And how will these organizations be “partners” with the foundation? One of my most memorable experiences with my program officer from the Packard Foundation when I received my first grant from them. I had just started Innovation Network. “I am so excited to be your partner!” I shouted to my program officer (in the way that only twenty-somethings can do.) She took a deep breath and said, “I’m not your partner, I’m your funder.”

She wanted to make the boundaries of our relationship very clear. We would never be equals, she told me, it was not possible, because of the inherent power differential between check writers and check receivers. And she was right. They invested very generously, for three years, and then they were done, and I was left to scramble and find someone else to pick up the tab (that is the definition of nonprofit sustainability, by the way, finding the next donor/funder to write a check.)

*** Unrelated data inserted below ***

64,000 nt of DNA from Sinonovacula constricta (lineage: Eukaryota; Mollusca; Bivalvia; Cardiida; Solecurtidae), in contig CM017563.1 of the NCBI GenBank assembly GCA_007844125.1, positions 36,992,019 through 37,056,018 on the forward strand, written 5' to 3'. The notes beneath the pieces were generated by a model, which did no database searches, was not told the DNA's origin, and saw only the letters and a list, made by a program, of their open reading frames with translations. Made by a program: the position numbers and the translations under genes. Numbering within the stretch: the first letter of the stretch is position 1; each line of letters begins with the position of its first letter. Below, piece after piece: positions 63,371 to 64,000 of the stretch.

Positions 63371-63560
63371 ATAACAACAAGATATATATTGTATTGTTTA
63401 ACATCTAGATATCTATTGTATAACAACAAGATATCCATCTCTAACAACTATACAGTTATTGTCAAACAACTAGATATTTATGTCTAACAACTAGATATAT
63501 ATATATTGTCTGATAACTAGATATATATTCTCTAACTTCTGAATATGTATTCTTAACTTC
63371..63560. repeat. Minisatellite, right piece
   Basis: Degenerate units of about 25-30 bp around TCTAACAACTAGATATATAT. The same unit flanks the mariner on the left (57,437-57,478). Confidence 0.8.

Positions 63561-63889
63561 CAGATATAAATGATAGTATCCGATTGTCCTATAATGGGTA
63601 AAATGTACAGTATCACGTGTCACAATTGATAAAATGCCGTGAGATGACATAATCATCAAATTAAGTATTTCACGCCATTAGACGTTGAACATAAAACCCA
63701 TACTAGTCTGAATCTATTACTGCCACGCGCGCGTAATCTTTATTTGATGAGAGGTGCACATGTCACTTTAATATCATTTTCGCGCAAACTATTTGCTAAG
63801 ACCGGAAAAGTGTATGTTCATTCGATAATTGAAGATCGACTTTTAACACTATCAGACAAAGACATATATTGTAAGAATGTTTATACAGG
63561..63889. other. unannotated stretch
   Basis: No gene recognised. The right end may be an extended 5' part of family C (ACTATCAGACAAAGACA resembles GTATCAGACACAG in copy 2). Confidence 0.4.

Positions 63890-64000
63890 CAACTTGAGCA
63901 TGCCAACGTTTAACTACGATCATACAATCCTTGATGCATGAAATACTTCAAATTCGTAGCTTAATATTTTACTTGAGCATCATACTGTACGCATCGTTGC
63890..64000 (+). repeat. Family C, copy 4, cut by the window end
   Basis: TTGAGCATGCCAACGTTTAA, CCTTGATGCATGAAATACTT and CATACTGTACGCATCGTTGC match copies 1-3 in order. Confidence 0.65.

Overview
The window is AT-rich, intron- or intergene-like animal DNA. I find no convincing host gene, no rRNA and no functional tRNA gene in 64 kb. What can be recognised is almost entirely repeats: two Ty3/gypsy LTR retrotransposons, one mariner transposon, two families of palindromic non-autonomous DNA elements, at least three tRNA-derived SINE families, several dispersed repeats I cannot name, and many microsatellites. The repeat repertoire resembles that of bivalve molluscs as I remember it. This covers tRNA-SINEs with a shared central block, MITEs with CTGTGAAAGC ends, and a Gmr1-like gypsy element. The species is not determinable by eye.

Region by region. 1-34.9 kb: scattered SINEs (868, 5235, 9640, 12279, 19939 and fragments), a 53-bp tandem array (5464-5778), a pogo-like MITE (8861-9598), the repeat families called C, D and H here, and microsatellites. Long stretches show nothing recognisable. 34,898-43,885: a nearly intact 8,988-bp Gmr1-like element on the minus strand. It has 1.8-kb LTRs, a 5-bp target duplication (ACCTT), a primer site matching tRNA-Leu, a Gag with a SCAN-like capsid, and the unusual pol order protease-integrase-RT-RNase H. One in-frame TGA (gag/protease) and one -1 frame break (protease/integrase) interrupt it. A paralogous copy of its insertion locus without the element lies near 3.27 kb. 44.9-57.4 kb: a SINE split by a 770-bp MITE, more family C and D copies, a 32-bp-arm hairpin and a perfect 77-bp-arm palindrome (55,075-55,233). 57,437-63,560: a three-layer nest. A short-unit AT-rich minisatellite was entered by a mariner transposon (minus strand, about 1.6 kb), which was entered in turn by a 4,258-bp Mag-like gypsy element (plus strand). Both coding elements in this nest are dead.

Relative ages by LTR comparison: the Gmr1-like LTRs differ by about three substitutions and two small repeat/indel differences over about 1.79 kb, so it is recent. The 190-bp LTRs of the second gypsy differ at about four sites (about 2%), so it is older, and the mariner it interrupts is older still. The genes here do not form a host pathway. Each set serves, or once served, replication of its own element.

The history of foundations as “partners” with their grantees is a road littered with the corpses of good intentions gone bad. Darren specifically emphasizes that he wants his institution to distinguish between making a grant successful versus making an grantee successful. And yet, it has very rarely been done.

Why? Because it requires grantees to be willing to share real problems and foundations willing to accept them. Unless Darren changes the DNA of the foundation, where learning is rewarded even if it looks like failure, it will not be possible for program officers to accept bad news from grantees. Therefore, they won’t get bad news.

I am delighted that Ford wants to invest heavily, and with general operating support, in essential organizations. Hurrah! But the biggest questions remain. Who defines effectiveness and sustainability? What will learning look like and what will Ford’s tolerance be for hearing what they traditionally have thought of as bad news?